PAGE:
Archive of European Projects

The molecular basis of Cockayne Syndrome (MOBA-CS)
Start date: 01 Jan 2011, End date: 31 Dec 2015 PROJECT  FINISHED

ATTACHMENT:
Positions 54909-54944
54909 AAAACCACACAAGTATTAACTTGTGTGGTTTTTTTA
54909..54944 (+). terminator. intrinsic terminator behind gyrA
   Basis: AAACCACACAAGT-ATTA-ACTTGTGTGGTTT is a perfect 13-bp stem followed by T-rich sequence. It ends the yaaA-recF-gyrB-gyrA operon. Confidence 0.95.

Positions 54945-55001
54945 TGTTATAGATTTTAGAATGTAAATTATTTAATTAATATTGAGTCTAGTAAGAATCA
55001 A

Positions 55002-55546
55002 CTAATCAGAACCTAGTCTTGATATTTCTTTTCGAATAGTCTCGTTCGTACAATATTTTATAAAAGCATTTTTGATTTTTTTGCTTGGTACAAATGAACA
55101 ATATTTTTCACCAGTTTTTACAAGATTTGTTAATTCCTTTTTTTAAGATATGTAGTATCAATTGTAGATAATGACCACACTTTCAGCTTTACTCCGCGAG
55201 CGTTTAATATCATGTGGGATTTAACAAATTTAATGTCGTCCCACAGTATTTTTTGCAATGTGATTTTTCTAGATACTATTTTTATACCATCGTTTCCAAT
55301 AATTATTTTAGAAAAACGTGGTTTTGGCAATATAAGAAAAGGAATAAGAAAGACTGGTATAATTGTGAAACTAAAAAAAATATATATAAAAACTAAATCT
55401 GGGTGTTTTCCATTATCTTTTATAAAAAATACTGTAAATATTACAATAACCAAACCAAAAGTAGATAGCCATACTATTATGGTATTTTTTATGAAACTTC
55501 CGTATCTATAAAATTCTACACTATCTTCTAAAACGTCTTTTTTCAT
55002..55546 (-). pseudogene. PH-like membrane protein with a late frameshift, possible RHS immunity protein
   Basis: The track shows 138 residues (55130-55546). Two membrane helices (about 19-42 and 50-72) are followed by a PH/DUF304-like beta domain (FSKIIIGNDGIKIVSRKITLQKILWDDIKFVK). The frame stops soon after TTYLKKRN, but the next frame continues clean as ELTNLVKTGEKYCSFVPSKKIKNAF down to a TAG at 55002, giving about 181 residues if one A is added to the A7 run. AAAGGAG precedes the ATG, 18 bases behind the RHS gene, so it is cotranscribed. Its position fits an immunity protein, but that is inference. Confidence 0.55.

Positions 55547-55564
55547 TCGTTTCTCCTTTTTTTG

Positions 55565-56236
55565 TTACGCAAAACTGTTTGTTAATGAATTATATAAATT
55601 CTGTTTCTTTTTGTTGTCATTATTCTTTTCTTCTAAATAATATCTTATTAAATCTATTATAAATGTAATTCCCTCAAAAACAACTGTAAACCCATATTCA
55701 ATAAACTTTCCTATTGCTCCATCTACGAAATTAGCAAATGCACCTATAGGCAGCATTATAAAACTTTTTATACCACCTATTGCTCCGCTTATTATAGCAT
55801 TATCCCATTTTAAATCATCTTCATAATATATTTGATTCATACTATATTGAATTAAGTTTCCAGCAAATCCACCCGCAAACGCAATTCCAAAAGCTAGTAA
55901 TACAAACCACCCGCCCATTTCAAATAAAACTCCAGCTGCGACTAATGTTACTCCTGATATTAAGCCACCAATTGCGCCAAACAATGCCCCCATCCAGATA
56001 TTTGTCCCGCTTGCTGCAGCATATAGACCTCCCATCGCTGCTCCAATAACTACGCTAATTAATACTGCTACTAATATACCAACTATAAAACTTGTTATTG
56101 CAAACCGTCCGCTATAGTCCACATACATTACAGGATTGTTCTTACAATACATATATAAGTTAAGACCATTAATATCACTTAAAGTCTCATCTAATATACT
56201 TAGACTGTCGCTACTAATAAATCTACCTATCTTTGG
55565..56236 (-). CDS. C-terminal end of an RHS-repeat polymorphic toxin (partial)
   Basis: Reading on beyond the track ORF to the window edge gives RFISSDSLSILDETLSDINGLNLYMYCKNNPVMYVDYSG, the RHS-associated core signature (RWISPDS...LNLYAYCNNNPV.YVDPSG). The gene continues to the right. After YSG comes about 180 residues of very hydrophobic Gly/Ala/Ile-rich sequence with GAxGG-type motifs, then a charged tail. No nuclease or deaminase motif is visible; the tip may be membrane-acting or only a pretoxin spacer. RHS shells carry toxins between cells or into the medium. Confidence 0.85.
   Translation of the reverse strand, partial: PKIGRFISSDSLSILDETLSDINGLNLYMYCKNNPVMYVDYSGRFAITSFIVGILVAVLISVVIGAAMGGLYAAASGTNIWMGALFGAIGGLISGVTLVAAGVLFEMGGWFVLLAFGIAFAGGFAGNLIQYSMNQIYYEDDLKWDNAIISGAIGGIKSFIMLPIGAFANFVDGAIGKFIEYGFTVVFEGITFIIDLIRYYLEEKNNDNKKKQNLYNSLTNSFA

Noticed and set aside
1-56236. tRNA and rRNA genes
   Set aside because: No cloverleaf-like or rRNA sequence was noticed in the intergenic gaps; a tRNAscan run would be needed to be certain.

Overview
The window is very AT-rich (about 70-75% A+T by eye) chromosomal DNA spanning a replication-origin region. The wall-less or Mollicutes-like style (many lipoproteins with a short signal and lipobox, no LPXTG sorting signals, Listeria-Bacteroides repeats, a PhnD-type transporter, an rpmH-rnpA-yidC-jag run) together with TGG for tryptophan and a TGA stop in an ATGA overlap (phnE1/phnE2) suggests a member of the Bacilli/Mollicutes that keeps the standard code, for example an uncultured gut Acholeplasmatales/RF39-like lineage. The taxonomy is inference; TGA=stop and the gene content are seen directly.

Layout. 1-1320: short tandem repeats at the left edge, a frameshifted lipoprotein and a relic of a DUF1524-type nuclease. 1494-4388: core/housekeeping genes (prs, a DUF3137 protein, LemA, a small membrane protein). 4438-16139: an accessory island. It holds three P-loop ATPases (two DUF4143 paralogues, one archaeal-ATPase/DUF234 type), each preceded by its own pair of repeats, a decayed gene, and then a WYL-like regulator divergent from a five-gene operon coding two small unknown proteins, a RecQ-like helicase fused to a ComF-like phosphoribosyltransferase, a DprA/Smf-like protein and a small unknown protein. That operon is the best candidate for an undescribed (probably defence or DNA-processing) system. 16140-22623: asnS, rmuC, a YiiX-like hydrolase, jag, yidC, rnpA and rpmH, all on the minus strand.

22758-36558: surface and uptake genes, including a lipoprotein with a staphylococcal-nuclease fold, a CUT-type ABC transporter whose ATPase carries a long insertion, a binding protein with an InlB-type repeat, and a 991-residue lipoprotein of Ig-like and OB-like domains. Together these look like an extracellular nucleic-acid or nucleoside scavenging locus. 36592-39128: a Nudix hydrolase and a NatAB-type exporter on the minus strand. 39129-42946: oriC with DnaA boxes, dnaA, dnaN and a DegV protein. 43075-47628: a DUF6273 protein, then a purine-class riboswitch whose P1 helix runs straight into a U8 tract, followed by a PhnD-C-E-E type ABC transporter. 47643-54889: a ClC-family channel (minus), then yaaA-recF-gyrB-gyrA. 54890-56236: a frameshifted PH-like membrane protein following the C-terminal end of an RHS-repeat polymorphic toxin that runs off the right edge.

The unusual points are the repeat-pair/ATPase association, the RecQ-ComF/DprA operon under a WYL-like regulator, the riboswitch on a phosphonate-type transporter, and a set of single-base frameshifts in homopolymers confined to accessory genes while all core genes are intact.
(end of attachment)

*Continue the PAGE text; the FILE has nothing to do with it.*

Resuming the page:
Cockayne syndrome is a congenital disease with impaired DNA repair in actively transcribed genes. Affected children show developmental abnormalities and signs of premature aging. Cockayne syndrome is caused by mutations in the Cockayne syndrome complementation group A (CSA) and B (CSB) genes. While CSB encodes a SWI/SNF ATPase that likely assists the stalled RNA polymerase in overcoming lesions, CSA’s detailed role in repair has so far remained elusive. CSA is part of the DDB1-CSA-Cul4-Rbx1 E3 ubiquitin ligase complex. The available data suggest that CSA may function as a substrate adaptor for ubiquitination by the DDB1-Cul4-Rbx1 ligase.I will pursue a novel structure-driven proteomic approach to identify the substrate epitope recognized by the DDB1-CSA-Cul4-Rbx1 E3 ubiquitin ligase. These experiments aim to provide the important missing signal required for recruitment of the ligase complex to sites of stalled RNA polII complexes. Importantly, the CSA ligase, as it arrives at sites of DNA damage, is inactive. Our comprehensive structural and biochemical efforts will thus include the mechanisms of regulation of the CSA ubiquitin ligase activity by activators and inhibitors following recruitment to the repair site.MoBa-CS will not only improve our understanding of CSA’s molecular role in Cockayne syndrome, but also reveal CSA’s mode of action within the essential transcription coupled repair pathway. Understanding the cellular signals overseeing transcription coupled repair will provide important insights into how the pathway is integrated within the overall DNA damage response circuitry of the cell. ERC funding would enable us to pursue an interdisciplinary proteomic and structure based approach in examining DDB1-CSA function.
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